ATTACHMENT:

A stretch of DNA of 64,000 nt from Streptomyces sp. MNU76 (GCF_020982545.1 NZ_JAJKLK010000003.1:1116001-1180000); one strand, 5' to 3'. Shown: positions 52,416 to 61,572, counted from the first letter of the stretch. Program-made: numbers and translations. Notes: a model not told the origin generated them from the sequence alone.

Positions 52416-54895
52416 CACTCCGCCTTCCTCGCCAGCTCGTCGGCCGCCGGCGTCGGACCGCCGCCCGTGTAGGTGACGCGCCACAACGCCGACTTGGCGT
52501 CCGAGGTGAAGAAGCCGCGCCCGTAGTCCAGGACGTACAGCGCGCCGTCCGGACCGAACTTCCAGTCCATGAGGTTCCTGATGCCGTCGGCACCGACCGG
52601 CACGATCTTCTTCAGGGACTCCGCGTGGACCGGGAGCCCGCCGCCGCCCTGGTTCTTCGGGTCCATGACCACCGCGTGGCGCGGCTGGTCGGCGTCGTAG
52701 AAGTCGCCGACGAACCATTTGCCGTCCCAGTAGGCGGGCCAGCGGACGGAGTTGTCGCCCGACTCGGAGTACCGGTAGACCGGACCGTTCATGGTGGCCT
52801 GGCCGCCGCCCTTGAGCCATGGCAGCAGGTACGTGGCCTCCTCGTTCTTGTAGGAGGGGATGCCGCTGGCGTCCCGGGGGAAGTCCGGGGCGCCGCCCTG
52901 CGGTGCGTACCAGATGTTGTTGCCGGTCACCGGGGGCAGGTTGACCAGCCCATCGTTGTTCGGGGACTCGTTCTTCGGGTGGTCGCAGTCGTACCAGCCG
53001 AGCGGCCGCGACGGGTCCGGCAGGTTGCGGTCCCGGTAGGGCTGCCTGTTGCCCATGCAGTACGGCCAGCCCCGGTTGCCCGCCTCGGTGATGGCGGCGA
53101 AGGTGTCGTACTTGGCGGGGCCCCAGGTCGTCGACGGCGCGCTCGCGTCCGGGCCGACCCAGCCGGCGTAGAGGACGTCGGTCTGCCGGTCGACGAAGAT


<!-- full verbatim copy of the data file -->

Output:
A stretch of DNA of 64,000 nt from Streptomyces sp. MNU76 (GCF_020982545.1 NZ_JAJKLK010000003.1:1116001-1180000); one strand, 5' to 3'. Shown: positions 52,416 to 61,572, counted from the first letter of the stretch. Program-made: numbers and translations. Notes: a model not told the origin generated them from the sequence alone.

Positions 52416-54895
52416 CACTCCGCCTTCCTCGCCAGCTCGTCGGCCGCCGGCGTCGGACCGCCGCCCGTGTAGGTGACGCGCCACAACGCCGACTTGGCGT
52501 CCGAGGTGAAGAAGCCGCGCCCGTAGTCCAGGACGTACAGCGCGCCGTCCGGACCGAACTTCCAGTCCATGAGGTTCCTGATGCCGTCGGCACCGACCGG
52601 CACGATCTTCTTCAGGGACTCCGCGTGGACCGGGAGCCCGCCGCCGCCCTGGTTCTTCGGGTCCATGACCACCGCGTGGCGCGGCTGGTCGGCGTCGTAG
52701 AAGTCGCCGACGAACCATTTGCCGTCCCAGTAGGCGGGCCAGCGGACGGAGTTGTCGCCCGACTCGGAGTACCGGTAGACCGGACCGTTCATGGTGGCCT
52801 GGCCGCCGCCCTTGAGCCATGGCAGCAGGTACGTGGCCTCCTCGTTCTTGTAGGAGGGGATGCCGCTGGCGTCCCGGGGGAAGTCCGGGGCGCCGCCCTG
52901 CGGTGCGTACCAGATGTTGTTGCCGGTCACCGGGGGCAGGTTGACCAGCCCATCGTTGTTCGGGGACTCGTTCTTCGGGTGGTCGCAGTCGTACCAGCCG
53001 AGCGGCCGCGACGGGTCCGGCAGGTTGCGGTCCCGGTAGGGCTGCCTGTTGCCCATGCAGTACGGCCAGCCCCGGTTGCCCGCCTCGGTGATGGCGGCGA
53101 AGGTGTCGTACTTGGCGGGGCCCCAGGTCGTCGACGGCGCGCTCGCGTCCGGGCCGACCCAGCCGGCGTAGAGGACGTCGGTCTGCCGGTCGACGAAGAT